BANGLADESH (South Asia)
Activities in Bangladesh had a strong focus on bringing together various stakeholders in order to create awareness of the project and support by national partners. Under the facilitation of the country coordinator Prof. Saidur Rahman from the Bangladesh Agriculture University (BAU), stakeholders also identified country-specific opportunities for large-scale implementation of AWD+ and ways for the Paddy Rice Component to make use of these opportunities.
The CCAC Paddy Rice Component built strong partnerships with the Bangladesh Rice Research Institute (BRRI), the Department for Agricultural Extension (DAE) and the Rural Development Academy (RDA). Under the lead of IRRI, the team proposed promising work areas for 2016-2018 including engaging with the World Bank program “NATP-2” and developing options for incentivizing water pricing schemes.
VIETNAM (Southeast Asia)
Activities in Vietnam have focused on supporting the creation of enabling environments for implementation of AWD+ on large scales. In different stakeholder workshops under facilitation of the country coordinator Dr. Vu Duong Quynh from the Institute of Agricultural Environment (IAE), country-specific opportunities for boosting adoption of AWD+ have been identified. Using the NetMap approach, the CCAC Paddy Rice team has identified highly influential actors to engage with in order to increase AWD+ uptake.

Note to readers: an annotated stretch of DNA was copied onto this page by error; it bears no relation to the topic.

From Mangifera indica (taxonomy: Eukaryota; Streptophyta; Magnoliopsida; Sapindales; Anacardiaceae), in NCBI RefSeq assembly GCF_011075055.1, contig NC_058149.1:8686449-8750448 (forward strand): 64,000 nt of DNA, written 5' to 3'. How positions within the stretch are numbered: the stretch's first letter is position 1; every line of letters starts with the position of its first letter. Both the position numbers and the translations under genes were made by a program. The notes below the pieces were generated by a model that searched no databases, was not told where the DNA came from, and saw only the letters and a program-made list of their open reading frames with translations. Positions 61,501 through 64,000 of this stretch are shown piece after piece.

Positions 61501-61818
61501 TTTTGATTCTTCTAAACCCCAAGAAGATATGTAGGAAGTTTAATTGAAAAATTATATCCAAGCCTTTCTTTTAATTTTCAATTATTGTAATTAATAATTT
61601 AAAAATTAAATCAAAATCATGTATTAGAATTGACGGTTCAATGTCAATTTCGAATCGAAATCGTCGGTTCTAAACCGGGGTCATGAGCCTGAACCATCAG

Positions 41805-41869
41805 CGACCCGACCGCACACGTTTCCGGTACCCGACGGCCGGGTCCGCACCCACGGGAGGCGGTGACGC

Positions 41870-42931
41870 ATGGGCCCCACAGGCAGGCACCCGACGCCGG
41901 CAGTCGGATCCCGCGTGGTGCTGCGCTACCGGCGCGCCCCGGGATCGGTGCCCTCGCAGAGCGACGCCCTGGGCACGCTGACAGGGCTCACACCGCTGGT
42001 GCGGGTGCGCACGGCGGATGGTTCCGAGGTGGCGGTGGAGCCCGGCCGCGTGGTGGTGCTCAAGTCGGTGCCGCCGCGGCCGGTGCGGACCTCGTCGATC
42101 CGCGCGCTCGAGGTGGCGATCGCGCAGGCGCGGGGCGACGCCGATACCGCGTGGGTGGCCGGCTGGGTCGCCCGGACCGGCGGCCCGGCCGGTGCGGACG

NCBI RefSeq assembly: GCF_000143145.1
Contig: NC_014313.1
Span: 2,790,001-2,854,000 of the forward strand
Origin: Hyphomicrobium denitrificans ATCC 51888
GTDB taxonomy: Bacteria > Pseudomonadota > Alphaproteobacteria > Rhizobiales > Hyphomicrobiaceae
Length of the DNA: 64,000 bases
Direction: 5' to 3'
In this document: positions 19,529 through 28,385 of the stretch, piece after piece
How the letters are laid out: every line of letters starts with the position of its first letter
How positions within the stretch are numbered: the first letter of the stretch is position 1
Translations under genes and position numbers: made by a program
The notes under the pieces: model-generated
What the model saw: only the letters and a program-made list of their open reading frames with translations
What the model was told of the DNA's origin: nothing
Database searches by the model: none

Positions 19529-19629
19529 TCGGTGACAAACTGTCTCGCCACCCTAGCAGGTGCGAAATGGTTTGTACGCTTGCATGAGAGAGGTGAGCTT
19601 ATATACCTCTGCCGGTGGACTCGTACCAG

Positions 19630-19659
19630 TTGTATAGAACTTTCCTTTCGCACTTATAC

The Vietnamese Paddy Rice Component team, which includes the Institute of Policy and Strategy for Agriculture and Rural Development (IPSARD), the Directorate for Water Resources (DWR), and the Environmental Defense Fund (EDF), has proposed a set of key activities for 2016-2018 including developing best strategies for AWD+ internalization in contract farming and cooperative-based water management as well as providing targeted information through ICT tools.
COLOMBIA (South America)
South America is the world’s fifth-largest emitter of methane from rice: 595 Gg CH4/year or 14,875 Gg CO2e/year. Rice cultivation became widespread in Latin America in the 1900s. Rice is now the most important food grain in most tropical areas of Latin America, supplying more calories in people’s diets than wheat, maize, cassava, or potato. Of the roughly one million farmers who produce rice in the region, 80% are smallholders (Zorilla et al. 2012, citing Maclean et al. 2002). Less than a quarter of the region’s rice fields are irrigated, with areas ranging from 79% of fields in Brazil to only 1% in Mexico. Inefficient water usage is more problematic than water scarcity.